HarmonyOS Will Soon Run on Smartwatches and Laptops Outside of China, States Huawei Executive
Last month, Huawei revealed its own operating system called the HarmonyOS. Although the platform was in development for many years, the Chinese giant was forced to accelerate work on it because of the U.S. ban. The company seems to be making significant progress, as a few days back it also launched a website for the open-source project Ark Compiler that will help developers translate applications for the company’s new platform. Now, the latest update is that the tech giant’s Senior Global Product Manager Peter Gauden has shared some more pleasant information regarding the OS.
Huawei Thinks Its OS Should Take Around a Decade to Reach Maturity
HarmonyOS is being touted as a futuristic platform which will work seamlessly across different products from televisions to car entertainment systems. Gauden says that using a single OS for different devices will make it easier for them to communicate and share information. This, he says, will result in seamless AI. The OS will also be interconnected with the company’s mobile user interface EMUI. Needless to say, the interface will adapt itself according to the display of the device it's being used on. Since HarmonyOS is microkernel-based, it is claimed to be secure, which is crucial with devices falling under the Internet of Things (IoT) category.
With the Ark Compiler, it will also be easier to add Android and third-party apps to the ecosystem. The company thinks the OS will reach maturity in about 5 to 10 years but for the time being, it is geared at the next generation of connected devices that will take advantage of high speeds offered by 5G connectivity. However, that doesn’t mean that it isn’t ready for devices that are arriving in the near future. The Honor Vision smart TV range which will go on sale in China soon will come pre-installed with it. In international markets, Huawei might sell smartwatches and laptops that run the new OS too.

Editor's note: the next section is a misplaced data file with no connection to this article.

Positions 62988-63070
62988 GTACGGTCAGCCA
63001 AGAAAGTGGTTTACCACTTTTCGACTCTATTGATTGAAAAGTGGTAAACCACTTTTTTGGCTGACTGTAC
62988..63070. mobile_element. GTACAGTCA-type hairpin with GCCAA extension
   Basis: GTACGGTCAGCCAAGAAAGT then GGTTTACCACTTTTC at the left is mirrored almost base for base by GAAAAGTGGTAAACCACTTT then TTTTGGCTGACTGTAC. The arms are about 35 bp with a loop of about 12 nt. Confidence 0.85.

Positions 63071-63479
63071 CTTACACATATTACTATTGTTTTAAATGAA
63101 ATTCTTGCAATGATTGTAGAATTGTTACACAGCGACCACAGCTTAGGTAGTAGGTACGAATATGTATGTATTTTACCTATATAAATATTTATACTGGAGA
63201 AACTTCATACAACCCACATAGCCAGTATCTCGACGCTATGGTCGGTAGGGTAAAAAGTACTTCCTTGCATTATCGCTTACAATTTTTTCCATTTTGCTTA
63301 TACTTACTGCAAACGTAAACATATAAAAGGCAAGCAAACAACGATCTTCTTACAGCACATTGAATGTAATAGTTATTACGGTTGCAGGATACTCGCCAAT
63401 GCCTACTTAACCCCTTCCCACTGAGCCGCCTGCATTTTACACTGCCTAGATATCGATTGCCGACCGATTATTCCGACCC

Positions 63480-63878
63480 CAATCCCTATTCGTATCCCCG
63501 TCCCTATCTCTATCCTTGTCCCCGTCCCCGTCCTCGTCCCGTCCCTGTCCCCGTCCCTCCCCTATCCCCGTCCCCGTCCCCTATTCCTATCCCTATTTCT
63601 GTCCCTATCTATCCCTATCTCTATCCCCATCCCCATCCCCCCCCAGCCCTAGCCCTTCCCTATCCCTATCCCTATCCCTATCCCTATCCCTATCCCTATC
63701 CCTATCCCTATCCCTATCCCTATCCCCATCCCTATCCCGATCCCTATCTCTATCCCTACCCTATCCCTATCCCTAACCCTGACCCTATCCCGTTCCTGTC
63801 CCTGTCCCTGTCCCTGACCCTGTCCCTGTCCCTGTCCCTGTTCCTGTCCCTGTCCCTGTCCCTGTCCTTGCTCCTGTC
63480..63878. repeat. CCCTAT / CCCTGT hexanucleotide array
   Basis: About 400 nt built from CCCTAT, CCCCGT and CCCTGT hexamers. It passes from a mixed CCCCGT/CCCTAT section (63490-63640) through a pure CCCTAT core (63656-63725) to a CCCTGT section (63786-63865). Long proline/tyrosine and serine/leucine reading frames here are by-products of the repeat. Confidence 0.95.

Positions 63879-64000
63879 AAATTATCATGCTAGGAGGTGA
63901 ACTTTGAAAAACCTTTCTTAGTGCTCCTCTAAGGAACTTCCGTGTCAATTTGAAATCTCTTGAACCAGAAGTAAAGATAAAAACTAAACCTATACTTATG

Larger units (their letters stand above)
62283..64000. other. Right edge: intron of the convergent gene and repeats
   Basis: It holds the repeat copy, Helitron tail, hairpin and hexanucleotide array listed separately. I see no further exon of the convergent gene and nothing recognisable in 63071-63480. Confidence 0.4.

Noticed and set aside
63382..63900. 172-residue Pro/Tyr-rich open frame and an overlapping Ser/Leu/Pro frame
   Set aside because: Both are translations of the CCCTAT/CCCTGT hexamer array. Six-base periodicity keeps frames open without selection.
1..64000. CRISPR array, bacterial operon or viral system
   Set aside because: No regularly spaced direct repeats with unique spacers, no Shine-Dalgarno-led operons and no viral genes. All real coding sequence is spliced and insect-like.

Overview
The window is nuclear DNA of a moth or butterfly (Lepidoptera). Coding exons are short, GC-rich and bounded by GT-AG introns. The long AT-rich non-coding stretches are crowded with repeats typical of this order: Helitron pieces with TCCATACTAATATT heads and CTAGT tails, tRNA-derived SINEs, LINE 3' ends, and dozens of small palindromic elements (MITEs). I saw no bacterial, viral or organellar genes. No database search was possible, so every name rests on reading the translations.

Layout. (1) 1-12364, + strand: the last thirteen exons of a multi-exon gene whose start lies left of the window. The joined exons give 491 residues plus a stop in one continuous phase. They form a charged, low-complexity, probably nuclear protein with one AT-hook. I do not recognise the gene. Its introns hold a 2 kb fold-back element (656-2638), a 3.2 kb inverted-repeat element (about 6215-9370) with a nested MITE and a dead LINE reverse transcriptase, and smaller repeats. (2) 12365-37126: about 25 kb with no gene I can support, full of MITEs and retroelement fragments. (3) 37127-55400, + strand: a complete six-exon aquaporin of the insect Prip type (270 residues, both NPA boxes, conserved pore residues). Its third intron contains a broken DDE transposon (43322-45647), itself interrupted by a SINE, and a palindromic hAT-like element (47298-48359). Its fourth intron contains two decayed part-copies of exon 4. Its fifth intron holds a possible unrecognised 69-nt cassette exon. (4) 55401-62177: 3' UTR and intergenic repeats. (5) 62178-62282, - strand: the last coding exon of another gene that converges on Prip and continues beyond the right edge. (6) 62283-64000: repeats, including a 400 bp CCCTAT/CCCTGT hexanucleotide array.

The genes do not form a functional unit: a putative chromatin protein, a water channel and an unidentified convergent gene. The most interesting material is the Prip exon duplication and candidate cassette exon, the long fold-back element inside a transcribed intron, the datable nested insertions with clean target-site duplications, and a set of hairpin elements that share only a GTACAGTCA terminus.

The Huawei Watch GT already runs its own Lite OS, and HarmonyOS has actually borrowed some elements from it. Thus, it’s quite possible that the upcoming Watch GT 2 will ship with HarmonyOS. Other than that, since this is an open-source platform, other manufacturers might install it on their devices too, assuming they find some value in shipping their products with Huawei’s platform. Huawei’s executive, while talking to Digital Trends, didn’t provide details on how the company would pitch the idea to other manufacturers that make Windows-based machines to roll out devices running HarmonyOS, so that’s going to be a tough hurdle to scale.
As for smartphones, Huawei has said before on several occasions that it would like to stick with Android for its smartphones, although its new OS can also seamlessly run on mobile devices very well. Of course, if Huawei is forced to take drastic measures, the company will have no option other than installing the software on its phones as well.
If you’d like to learn more about HarmonyOS, click here to know all about it.